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Improved reproductive health services: The difference between life and death

A building with a ladder in front of it

Khillah health centre before rehabilitation

Khillah health centre before rehabilitation

On a quiet afternoon in Khillah area of Al Dhale governorate in Yemen, Saeeda was at home when she began to feel labour pains. At the 38th week of pregnancy, Saeeda realized that she was in serious trouble as she started to bleed. Saeeda was strong enough to make the decision to walk to the nearest health centre on foot, which was a decision that saved her life and the life of her baby.

In obstetric emergencies, timely access to reproductive health services can mean the difference between life and death for mothers and babies. For many Yemeni women in rural areas like Saeeda, harsh terrain, as well as the lack of paved roads and funds, makes it difficult to access clinics, depriving them of life-saving reproductive health care.

Yemen records the highest maternal mortality ratio in the region and has been placed among the high alert countries for maternal mortality in the Fragile Countries Index.  As often in crisis, women and children pay the heaviest price. An estimated 5 million women and girls of childbearing age, and 1.7 million pregnant and breastfeeding women, have limited or no access to reproductive health services, including antenatal care, safe delivery, postnatal care and emergency obstetric and new-born care. Decades of underdevelopment and years of intense fighting have left only half of all health facilities fully functional. Moreover, the COVID-19 pandemic has aggravated the situation, with roughly 15 percent of the functioning health systems repurposed for COVID-19 treatment.

Hospital Beds in a hospital room
Women used to give birth in an unequipped delivery room at Khillah health centre

In many areas of Al Dhale governorate, health facilities that still operate can’t meet the growing need for reproductive health services due to the lack of female doctors and essential medical supplies and equipment.

“We didn’t know how to deal with the huge need,” says Dr Mohamed Muthanna, Khillah health centre manager. “Women weren’t delivering their babies in a good environment because there was no labour ward in the centre.”

Women wearing black outfits sitting and waiting in a hospital room
More women visit the centre after the employment of the female doctor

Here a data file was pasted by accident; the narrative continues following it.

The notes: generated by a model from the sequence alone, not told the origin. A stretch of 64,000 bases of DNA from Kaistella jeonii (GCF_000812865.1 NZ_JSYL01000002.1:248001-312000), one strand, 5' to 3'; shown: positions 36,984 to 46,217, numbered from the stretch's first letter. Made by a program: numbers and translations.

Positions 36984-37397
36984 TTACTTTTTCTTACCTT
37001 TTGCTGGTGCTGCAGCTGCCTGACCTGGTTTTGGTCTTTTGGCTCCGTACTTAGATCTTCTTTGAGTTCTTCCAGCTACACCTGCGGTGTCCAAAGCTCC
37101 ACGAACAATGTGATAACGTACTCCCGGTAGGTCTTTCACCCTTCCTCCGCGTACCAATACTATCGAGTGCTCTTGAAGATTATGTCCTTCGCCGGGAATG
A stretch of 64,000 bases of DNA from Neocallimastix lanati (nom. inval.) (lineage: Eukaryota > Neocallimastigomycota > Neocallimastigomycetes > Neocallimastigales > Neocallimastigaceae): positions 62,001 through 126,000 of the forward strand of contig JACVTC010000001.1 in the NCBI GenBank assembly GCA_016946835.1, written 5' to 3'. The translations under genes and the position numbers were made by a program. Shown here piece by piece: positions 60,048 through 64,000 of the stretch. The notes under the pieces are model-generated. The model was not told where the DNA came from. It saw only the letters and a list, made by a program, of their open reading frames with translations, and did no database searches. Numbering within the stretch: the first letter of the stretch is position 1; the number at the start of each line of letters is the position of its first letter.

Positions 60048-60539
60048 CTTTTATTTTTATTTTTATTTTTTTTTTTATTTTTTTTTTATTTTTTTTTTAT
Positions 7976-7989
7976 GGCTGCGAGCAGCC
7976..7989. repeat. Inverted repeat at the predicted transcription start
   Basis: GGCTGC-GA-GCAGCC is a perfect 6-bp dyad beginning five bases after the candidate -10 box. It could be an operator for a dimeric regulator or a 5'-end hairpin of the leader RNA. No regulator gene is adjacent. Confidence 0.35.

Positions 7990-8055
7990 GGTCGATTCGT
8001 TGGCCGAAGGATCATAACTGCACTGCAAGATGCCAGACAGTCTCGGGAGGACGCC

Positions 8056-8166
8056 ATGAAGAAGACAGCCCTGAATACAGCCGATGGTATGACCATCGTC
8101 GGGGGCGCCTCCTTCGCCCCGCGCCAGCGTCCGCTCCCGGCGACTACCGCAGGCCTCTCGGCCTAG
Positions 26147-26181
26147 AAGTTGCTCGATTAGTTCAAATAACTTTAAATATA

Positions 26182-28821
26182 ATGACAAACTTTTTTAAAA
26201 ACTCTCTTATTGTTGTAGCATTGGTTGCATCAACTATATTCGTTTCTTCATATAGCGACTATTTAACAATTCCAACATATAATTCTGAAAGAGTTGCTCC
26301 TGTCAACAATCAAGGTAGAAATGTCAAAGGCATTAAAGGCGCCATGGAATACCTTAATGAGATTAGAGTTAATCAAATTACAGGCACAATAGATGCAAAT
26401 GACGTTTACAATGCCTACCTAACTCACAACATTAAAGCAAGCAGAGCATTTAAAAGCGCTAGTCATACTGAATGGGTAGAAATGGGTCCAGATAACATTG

“Women delivered their babies on the floor because there were no beds,” says another staff member. “We used to use flashlights during deliveries due to the frequent power cuts and a lack of fuel to operate the standby generator.”

To reduce the neonatal and maternal mortality rate, with funding from the Dutch Relief Alliance, CARE intervened to rehabilitate Khillah health facility. CARE provided essential equipment for safe delivery, solar panels and water tanks to ensure power and water supply, and renovated the toilets in the delivery room; in addition to training 40 midwives to deliver  much-needed reproductive health services for women in their homes.

A woman in a white coat holding a small child
A nurse performs a medical examination for a child in Khillah centre

“Before this intervention the lack of tools was catastrophic,” says a staff member in the centre. “We used to use the same set of delivery tools when we had many women giving birth at the same time, which was very unsafe for the patients. But now we have enough tools that can be sterilized after each usage and used again.”

“Our female patients are spreading the good news about the new services provided by the centre to other women in remote areas, and with the newly-employed female doctor, we expect more women to visit the centre soon,” says Dr Mohamed. CARE’s reproductive health officer says: “This centre offers a one-stop-shop that provides a wide range of much-needed reproductive health services for women in need.”

“I feel grateful for all the useful things that the midwife in my area taught me,” says Saeeda.  “She educated me about breastfeeding and nutrition and helped me make a plan to deliver at the health facility. I’m no longer scared of delivering a new life into this world.”

A new red and white building
Khillah health centre after rehabilitation
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